Antepartum hemorrhage defined as vaginal bleeding that occurs during the first half of pregnancy until delivery [13]. It is categorized into “yes” and “no' (diagnosed by professional health workers).

Several factors related to preterm birth identified by using Chi-square, univariate, multivariate logistic regression.

3. Results

Total samples for this study was 4191 subjects. Only 805 examples were eligible while the remains excluded due to incomplete data records and post-term birth.

Table 1 shows the prevalence of preterm birth among preterm birth and term birth was 12.9% (104/805). Mothers who did preterm birth and term birth similarly distributed to education level, anemia status, and antenatal care. Compared to the reference group, (pre-) eclampsia, and antepartum hemorrhage were more likely to had a higher risk of preterm birth.

Table 1

Several demographic factors and risk of preterm birth.

Variables Birth
Term Preterm Crude relative risk 95% Confidence interval p
(n=701) (n=104)
n % n %
Age groups
20-34 years 521 87.9 72 12.1 1.00 Reference
17-20 years 12 60.0 8 40.0 4.82 1.91-12.2 0.001
35-46 years 168 87.5 24 12.5 1.03 0.63-1.69 0.895
Level of education
High 560 87.4 81 12.6 1.00 Reference
Middle 86 89.6 10 10.4 1.63 0.40-1.61 0.538
Low 55 80.9 13 19.1 0.15 0.86-3.12 0.137
Unemployed/housewives 446 84.5 82 15.5 1.00 Reference
Military/police/civil servants/state 51 98.1 1 1.9 0.11 0.02-0.78 0.028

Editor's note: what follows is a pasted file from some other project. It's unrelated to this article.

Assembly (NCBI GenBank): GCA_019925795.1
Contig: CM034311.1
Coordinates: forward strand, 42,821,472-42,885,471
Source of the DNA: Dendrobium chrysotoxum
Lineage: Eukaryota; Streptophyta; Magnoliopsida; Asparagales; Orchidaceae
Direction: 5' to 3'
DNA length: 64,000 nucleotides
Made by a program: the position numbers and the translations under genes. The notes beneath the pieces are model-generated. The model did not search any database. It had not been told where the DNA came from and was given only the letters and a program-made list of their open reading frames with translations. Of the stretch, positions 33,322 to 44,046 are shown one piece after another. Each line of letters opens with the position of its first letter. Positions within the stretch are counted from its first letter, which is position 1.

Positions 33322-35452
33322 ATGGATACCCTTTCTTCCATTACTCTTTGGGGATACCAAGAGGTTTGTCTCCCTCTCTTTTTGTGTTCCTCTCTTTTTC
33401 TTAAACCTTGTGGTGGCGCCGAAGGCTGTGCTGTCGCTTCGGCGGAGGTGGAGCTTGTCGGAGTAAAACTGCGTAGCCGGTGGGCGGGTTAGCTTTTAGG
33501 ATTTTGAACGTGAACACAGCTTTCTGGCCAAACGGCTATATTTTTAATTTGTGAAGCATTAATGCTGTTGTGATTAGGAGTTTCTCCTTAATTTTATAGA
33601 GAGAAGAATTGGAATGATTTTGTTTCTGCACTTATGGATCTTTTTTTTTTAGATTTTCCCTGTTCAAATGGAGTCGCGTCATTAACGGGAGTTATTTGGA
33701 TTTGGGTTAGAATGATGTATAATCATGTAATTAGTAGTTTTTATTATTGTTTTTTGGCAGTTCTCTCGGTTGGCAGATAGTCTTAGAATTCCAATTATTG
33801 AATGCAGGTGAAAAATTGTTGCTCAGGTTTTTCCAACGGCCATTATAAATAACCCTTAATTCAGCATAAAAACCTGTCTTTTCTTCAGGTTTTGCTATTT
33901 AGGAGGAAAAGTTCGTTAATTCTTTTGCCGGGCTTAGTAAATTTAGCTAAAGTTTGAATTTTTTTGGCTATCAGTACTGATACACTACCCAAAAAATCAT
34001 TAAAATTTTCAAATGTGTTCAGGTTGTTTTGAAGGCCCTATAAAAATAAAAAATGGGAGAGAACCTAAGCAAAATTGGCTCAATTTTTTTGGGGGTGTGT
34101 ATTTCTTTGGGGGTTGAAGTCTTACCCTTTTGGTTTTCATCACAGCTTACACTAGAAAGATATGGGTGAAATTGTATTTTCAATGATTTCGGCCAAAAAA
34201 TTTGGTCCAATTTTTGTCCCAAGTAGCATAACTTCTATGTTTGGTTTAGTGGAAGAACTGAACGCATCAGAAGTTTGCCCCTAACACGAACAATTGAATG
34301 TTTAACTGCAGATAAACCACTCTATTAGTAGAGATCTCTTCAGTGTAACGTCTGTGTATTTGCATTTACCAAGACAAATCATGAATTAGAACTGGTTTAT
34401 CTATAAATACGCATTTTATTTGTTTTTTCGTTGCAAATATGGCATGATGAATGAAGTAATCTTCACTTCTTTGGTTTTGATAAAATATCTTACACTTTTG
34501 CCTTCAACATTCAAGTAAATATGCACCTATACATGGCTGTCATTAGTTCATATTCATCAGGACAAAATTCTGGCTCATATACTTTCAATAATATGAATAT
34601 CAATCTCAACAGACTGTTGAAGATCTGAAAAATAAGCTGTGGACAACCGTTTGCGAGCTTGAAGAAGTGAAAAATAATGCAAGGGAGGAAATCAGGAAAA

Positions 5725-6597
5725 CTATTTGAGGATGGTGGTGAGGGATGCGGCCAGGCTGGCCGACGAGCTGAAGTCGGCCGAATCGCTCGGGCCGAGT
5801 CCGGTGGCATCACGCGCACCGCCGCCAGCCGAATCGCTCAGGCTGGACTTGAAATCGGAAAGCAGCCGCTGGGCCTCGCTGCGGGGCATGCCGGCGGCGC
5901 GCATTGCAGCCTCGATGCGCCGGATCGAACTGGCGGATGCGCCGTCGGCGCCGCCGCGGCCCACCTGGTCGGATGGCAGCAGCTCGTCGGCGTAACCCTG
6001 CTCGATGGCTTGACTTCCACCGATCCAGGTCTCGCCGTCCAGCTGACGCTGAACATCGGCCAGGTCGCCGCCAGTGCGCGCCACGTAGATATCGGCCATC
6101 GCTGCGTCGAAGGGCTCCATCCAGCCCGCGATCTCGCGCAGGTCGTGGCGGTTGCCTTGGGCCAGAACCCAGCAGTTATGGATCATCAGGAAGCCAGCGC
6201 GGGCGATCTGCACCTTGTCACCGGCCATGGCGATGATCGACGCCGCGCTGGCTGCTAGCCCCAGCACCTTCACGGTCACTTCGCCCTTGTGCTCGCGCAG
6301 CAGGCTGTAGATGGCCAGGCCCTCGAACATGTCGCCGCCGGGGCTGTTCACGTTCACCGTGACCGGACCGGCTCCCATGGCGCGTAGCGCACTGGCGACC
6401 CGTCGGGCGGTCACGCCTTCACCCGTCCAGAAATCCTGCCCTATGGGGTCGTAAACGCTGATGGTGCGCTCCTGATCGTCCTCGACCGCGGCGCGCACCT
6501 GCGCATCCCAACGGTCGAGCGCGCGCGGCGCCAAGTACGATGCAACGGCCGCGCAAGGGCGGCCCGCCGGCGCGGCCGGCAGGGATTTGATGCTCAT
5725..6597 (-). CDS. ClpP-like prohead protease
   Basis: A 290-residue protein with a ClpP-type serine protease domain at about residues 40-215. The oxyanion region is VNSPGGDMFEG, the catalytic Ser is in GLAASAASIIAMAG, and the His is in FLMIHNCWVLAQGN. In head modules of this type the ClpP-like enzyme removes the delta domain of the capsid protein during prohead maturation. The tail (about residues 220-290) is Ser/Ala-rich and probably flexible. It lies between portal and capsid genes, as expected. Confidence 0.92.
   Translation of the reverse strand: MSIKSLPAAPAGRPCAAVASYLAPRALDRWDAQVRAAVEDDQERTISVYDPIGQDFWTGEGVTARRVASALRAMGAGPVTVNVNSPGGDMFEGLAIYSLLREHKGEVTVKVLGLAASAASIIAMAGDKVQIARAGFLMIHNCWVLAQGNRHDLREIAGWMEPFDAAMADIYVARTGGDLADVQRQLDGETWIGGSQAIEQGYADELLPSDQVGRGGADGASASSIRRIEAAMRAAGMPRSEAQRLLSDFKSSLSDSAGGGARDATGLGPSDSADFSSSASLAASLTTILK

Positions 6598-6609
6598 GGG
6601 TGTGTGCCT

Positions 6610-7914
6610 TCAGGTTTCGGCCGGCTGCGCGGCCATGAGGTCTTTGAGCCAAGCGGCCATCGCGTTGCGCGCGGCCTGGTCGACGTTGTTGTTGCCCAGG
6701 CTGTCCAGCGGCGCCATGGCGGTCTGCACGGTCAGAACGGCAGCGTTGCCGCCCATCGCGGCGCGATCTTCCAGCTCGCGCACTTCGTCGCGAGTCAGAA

Private employees 167 91.3 16 8.7 0.52 0.30-0.92 0.024
Entrepreneurs/traders 27 90.0 3 10.0 0.60 0.18-2.04 0.417
Laborer 10 83.3 2 16.7 1.09 0.23-5.06 0.914
No 455 87.2 67 12.8 1.00 Reference
Yes 246 86.9 37 13.1 1.02 0.66-1.57 0.923
Antenatal care
Regular 560 88.7 71 11.3 1.00 Reference
Irregular 64 81.0 15 19.0 1.85 1.00-3.41 0.050
Never 77 81.1 18 18.9 1.84 1.04-3.26 0.035
No 637 89.3 76 10.7 1.00 Reference
Yes 64 69.6 28 30.4 3.67 2.22-6.07 0.0005
Antepartum hemorrhage
No 697 87.8 97 12.2 1.00 Reference
Yes 4 36.4 7 63.6 12.58 3.62-43.75 0.0005

Table 2 shows that compared to women in 20-34 years age group, a young mother with aged 17-20 years old had 3.37 fold higher chance to have preterm birth [adjusted odds ratio (ORa)=3.37; p=0.018]. Meanwhile, mothers with (pre-)eclampsia had 3.76 fold higher chance to have a preterm birth (ORa=3.76; p=0.0005). Furthermore, women with antepartum hemorrhage had a higher chance to have a preterm birth (ORa=12.52; p= 0.0005). Otherwise, the risk of mother's occupation was not statistically different among each group.

Table 2

Dominant factors related to preterm birth.

Variables Birth 95% Confidence interval
Term Preterm Adjusted Odds ratio p
(n=701) (n=104)
n % n %
Age groups
20-34 years 521 87.9 72 12.1 Reference Reference
17-20 years 12 60.0 8 40.0 3.37 1.23-9.25 0.018
35-46 years 168 87.5 24 12.5 1.00 0.60-1.68 0.996
Unemployed/housewives 446 84.5 82 15.5 Reference Reference
Military/police/civil servants/state 51 98.1 1 1.9 0.14 0.02-1.05 0.055
Private employees 167 91.3 16 8.7 0.61 0.34-1.10 0.100
Entrepreneurs/traders 27 90.0 3 10.0 0.72 0.21-2.47 0.599
Laborer 10 83.3 2 16.7 0.74 0.14-3.91 0.723
No 637 89.3 76 10.7 Reference Reference
Yes 64 69.6 28 30.4 3.76 2.24-6.31 0.0005
Antepartum hemorrhage
No 697 87.8 97 12.2 Reference Reference
Yes 4 36.4 7 63.6 12.52 3.43-45.71 0.0005

4. Discussion

This study has several limitations that should consider. The data was a retrospective data derived from medical records from two hospitals in Jakarta that may raise potential biases and error. The result cannot be applied generally in population.